Sunday, June 29, 2014

Pineapple Weed and Pigs

Pineapple Weed (matricaria disoidea) is a native annual flower in Eastern Canada.  It's fairly common but it hadn't graced our property until this year when I noticed it today by the side of the road. I have a fondness for pineapple weed, not only because it smells so good (citrus and pineapple blended together), but because it brings back happy memories of summer.  When we were young, a neighboring farmer allowed the locals to swim in the stream that ran through his property.  He even brought in sand to make a little beach where the stream widened to make a small pond. Almost every day in summer, unless it was raining, we would go for a swim in the pond, or perhaps we would venture further upstream, and sit under the six foot waterfall and have our shoulders and back pummeled by the cold, fresh water.  If we wanted the stream to ourselves, we would go right at suppertime when everyone else had gone home to eat.  Either way, with company or alone, it was always a refreshing spot.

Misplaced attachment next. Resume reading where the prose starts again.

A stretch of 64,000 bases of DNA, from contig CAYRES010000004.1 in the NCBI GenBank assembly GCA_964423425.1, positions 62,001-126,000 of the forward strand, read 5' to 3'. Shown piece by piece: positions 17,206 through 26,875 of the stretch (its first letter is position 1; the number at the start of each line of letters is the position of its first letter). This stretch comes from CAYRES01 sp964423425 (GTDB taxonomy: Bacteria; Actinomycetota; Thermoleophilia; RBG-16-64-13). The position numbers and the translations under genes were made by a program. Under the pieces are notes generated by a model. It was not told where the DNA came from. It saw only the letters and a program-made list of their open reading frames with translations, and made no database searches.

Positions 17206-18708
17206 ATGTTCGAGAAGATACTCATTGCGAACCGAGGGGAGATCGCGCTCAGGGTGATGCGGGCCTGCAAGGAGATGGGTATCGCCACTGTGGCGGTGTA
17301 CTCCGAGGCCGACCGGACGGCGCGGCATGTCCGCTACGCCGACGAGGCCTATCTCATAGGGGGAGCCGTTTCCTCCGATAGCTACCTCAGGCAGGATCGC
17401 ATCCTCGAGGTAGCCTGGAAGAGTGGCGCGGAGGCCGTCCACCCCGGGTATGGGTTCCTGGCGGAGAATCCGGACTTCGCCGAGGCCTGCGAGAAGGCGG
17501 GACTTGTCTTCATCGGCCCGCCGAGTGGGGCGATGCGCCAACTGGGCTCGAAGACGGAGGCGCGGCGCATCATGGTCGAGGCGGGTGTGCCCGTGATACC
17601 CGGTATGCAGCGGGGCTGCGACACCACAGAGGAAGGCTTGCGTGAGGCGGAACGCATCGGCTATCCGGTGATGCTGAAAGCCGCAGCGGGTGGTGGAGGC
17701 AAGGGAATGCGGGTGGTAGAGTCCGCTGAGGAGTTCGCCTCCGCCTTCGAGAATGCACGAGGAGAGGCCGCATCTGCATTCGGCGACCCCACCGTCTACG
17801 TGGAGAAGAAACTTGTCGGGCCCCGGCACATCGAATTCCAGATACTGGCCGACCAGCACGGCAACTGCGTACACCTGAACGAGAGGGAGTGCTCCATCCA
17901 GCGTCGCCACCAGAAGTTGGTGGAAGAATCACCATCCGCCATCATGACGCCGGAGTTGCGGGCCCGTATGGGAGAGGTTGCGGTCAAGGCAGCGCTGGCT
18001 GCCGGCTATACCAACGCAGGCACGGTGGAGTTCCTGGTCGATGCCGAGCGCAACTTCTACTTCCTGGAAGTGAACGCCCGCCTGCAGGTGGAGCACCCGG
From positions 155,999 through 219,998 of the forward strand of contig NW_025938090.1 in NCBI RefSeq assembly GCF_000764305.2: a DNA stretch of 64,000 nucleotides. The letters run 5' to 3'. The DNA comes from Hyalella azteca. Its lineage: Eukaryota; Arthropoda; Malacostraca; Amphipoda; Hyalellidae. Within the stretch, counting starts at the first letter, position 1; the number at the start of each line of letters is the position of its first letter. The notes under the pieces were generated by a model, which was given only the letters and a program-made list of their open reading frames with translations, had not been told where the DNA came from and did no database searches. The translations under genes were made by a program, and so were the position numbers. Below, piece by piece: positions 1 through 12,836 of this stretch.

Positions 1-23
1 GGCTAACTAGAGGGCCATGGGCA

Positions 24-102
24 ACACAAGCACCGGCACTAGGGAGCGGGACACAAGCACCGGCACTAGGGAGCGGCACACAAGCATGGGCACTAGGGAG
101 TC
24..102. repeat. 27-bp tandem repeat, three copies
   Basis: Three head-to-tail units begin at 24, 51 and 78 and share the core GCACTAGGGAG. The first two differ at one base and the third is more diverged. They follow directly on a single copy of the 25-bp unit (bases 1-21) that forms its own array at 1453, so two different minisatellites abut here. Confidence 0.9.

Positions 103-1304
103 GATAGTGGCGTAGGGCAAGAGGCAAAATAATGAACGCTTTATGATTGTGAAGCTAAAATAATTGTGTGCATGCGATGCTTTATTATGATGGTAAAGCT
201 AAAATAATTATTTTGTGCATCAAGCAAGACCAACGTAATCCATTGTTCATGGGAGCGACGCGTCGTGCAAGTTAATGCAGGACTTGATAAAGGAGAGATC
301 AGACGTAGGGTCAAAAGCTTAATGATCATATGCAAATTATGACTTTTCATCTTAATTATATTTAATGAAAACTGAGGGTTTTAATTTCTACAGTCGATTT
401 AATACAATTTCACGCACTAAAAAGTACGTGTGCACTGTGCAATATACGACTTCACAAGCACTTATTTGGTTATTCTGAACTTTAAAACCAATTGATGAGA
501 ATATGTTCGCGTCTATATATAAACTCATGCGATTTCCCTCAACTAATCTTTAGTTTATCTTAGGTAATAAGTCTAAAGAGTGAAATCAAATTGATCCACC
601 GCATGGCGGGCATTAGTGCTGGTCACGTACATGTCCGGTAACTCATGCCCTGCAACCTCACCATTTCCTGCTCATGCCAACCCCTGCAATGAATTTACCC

OK, but what about the pigs? and the pineapple weed?
Well, the walk over to the water took us down the farmer's lane way, which always had a good patch of pineapple weed growing in it. Our little feet tromped on the plants releasing the aromatic oils, and I would get lovely wafts of the pungent smell as I bent over to inspect the funny looking flowers.  Were they really flowers? Hum, I wasn't sure. 
At the end of the lane, was an all-purpose barn used for storing implements and hay, and for many years, sheltering several pigs.  Often we would stop in at the barn to say hello to the pigs, who always seemed to be eating, and never bothered with us.  The farm dog would join us, and bark incessantly trying to get the pigs' attention. But they had a job to do, they had to eat, so eat they did. In spite of our cool reception, we enjoyed watching the pigs. I suppose it's comforting to watch an animal so happy in its food.
We always visited the pigs on the way out to swimming, which was probably wise, as we undoubtedly picked up some aroma from the pig barn, and a good swim would freshen us up.
 I smiled today when I saw the pineapple weed and remembered other encounters I'd had with it, and I'm thankful to that farmer who gave us so many happy days swimming in his pond, trampling his pineapple weed, and hanging out with his pigs.

1 comment:

  1. Cute story Jenny. The river sounds wonderful. I would have loved that as a child! What a nice man that farmer must have been. I am sure he would be chuffed it he knew your childhood memories included his generosity.